Five large windows either side of the main deck lounge flood this large open-plan space with natural light. The forward section features an oblong ten-seat dining table custom created by the yard in teak. The vintage dining chairs are by Geo Ponti, made in 1962. Under the table is a custom blue and ivory starburst carpet from The Rug Company of London. On the prominent forward wall is a painting by the Spanish abstract impressionist Esteban Vicente called Reddish (despite the fact that it is orange).
A tall Cubist bronze sculpture by Bruce Beasley creates a loose division between the formal dining room and the salon area. It is flanked by glazed lamps, hand pottered by Christopher Spitzmiller of New York, three hand-turned Baroque crystal bowls and a small plaster sculpture by Louise Nevelson.
The two circular sofas are intended to make the room multipurpose, either for conversation, watching a movie or just relaxing and enjoying the view while underway. The colour scheme is shades of rich ocean blue, navy, ivory and accents of orange; the Tai Ping carpet has a navy blue circular border of mohair and silk, with an inset of ivory wool. Covered in genuine ostrich skin, the Hakvoort-made oval ottoman can be flipped over into itself to create a coffee table clad in honey ivory.
The aft part of the conversation circle is completed with two chairs made by Bonacina-Pierantonio in Italy, the hand-stitched orange leather trim of which brings in the colours of the main painting. These chairs swivel to allow their occupants to take in the vista over the aft deck or face the main group. There are four original drawings on the aft bulwark by Hans Hofmann, featuring scenes of St Tropez in 1935. Furthest aft on the starboard side of the entrance from the aft deck is a water colour by James Rosenquist entitled A Bucket with a Halo. In a thematic juxtaposition, on the port side is a lithograph by Ed Ruscha called Bliss Bucket. Together they serve as a fine illustration of how every piece of art onboard SnowbirD has been chosen for a very specific place.
Moving forward of the main entrance, we first enter the owner’s office, which includes an Eames executive chair in parchment calfskin with a teak desk, and two vintage Brno chairs by Mies van der Rohe, finished in polished stainless steel and reupholstered in orange saddle leather. Designed to offer the owner a comfortable space for conducting business while travelling, all the art here has been authentically integrated to generate a concurrence of ancient articles with modern and contemporary pieces. There are untitled works by Willem de Kooning and Richard Diebenkorn, plus two rare prints by Ellsworth Kelly (Blue Curve and Blue and red). Centred above the desk is a gouache by Alexander Calder, an original work on paper entitled Fish and Faces. On the bookshelves is a rare Dutch stainless sculpture plus various Asian and Roman artefacts from 600 BC to 1480.
Moving into the full-beam owner’s stateroom, all the furniture is built-in so as to extend the width of the boat. Dispensing with the bulkhead allows for an open-plan arrangement between the bedroom and bathroom, although a division of sorts can be created by lowering the motorised flatscreen television from the ceiling.
The linens on the king-sized bed are custom made and embroidered, while the bedspread is a hand-painted linen in a Venetian design with a backing in Loro Piana cashmere. The painting over the bed is a horizontal original acrylic on canvas from 1967 by Kenneth Noland from the striped series period. Other art in this room includes a large acrylic on canvas work by emerging artist Catherine Cary and a mixed-medium map representation of the Riviera coast by Robert Motherwell called Mediterranean.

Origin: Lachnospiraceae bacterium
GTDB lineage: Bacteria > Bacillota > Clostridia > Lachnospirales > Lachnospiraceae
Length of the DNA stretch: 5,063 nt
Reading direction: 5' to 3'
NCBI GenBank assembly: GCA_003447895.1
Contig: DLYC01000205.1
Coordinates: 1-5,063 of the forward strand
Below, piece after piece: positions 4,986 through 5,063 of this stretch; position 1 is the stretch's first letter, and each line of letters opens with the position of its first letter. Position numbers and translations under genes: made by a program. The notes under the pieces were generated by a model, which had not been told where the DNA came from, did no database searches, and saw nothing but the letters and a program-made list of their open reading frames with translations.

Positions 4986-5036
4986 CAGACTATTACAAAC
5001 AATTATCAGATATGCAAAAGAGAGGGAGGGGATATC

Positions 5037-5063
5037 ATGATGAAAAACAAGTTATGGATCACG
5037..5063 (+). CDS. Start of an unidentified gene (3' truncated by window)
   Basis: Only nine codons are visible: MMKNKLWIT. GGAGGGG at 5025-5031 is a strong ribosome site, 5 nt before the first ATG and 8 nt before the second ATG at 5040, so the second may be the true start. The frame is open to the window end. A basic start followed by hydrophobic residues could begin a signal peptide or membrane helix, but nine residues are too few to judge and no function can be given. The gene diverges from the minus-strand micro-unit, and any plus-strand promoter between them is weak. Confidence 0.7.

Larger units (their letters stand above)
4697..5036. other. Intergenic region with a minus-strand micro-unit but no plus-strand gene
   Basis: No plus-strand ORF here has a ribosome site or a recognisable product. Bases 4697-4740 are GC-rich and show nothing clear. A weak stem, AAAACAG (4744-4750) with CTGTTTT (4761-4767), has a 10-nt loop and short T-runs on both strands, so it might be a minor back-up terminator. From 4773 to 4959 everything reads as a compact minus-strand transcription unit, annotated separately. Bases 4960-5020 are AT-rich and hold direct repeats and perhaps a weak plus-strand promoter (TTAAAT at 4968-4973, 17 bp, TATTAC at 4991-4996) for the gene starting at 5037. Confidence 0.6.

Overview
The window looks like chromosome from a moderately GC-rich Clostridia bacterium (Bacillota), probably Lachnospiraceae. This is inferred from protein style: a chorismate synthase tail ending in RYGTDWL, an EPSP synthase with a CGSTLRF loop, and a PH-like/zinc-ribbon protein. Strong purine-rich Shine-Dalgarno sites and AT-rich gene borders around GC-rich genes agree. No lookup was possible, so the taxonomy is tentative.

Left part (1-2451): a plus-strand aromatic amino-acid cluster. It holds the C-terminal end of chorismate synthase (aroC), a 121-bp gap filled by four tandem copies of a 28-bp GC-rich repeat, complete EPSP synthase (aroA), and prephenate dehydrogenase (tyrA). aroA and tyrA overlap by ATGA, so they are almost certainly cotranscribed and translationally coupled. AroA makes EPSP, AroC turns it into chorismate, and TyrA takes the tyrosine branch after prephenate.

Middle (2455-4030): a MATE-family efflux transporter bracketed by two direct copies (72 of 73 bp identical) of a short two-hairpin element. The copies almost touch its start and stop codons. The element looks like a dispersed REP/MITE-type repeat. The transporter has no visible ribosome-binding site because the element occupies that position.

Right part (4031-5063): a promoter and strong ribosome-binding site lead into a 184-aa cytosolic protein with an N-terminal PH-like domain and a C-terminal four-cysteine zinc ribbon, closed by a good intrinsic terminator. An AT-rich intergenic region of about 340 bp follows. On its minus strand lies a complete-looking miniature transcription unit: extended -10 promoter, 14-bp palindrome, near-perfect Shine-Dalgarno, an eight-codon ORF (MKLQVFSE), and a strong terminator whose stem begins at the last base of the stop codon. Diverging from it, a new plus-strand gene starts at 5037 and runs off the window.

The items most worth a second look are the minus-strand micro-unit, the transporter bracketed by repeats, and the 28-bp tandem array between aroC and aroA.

The bench on the starboard side is in orange alpaca, with textiles from Pierre Frey and lamps by Christopher Spitzmiller. On the opposite wall is a classic vanity table with a pull-up mirror and Pippa stool from Hermes of Paris. Aft of this is the large walk-in dressing room with seats: Upholstered orange stingray shagreen on the doors gives a luxurious tailored effect.
The bathroom cell has a centred whirlpool bathtub bordered on either side by two free-standing glass sinks. Here and elsewhere onboard SnowbirD, all the hardware is by German company Dornbracht. The stone in this bathroom is crema delicato marble from Italy, while the shower is made of curved frosted glass and offers a very clean and contemporary look.
Also found on the main deck, discretely located off the central foyer, is a galley that is fully-equipped to serve the needs of SnowbirD’s top chef. An electrically operated door leads from the galley/pantry to the dining room, and a dumbwaiter up to the bridge deck hallway.
The bridge deck
Alighting the staircase to the bridge deck, a more light-hearted and casual ambience is found, beginning with a circular alcove containing a marble Brutalist work from the 1970s. To the right is the famous 1965 colour offset lithograph by Roy Lichtenstein called Shipboard Girl, one of the pivotal artworks onboard SnowbirD that helped set the tone for the overall choices made. Much of the art in the full beam sky lounge is in keeping with the pop period, including the lovely Ada with Sunglasses by Alex Katz.
Overall, Ostrander has successfully created a space that is both fun and sophisticated. The abiding impression is of a room that family and friends can play games, read books, watch movies on the large pop-up screen or enjoy a drink at the bar while still interacting with each other.
The centrepiece of the furnishings is a parchment and bronze coffee table by Holly Hunt and a sofa with fabrics by Pierre Frey. Custom French deco lamps on either side are hand-forged bronze by John de Merry, while the onyx and Wenge side tables were made by Hakvoort.
Another highlight of the lounge is an iconic chair by Tresserra from Barcelona with a woven leather and cashmere throw by Hermes. The canvas above the chair is by Peter Zimmermann while to the right is a vintage Evinrude outboard motor from the 1930s that has been polished and placed on a stand to create an interesting complement to the nautical theme. A petrified tree stump serves as a side table and provides a primitive contrast to the modern chair, art and sculpture.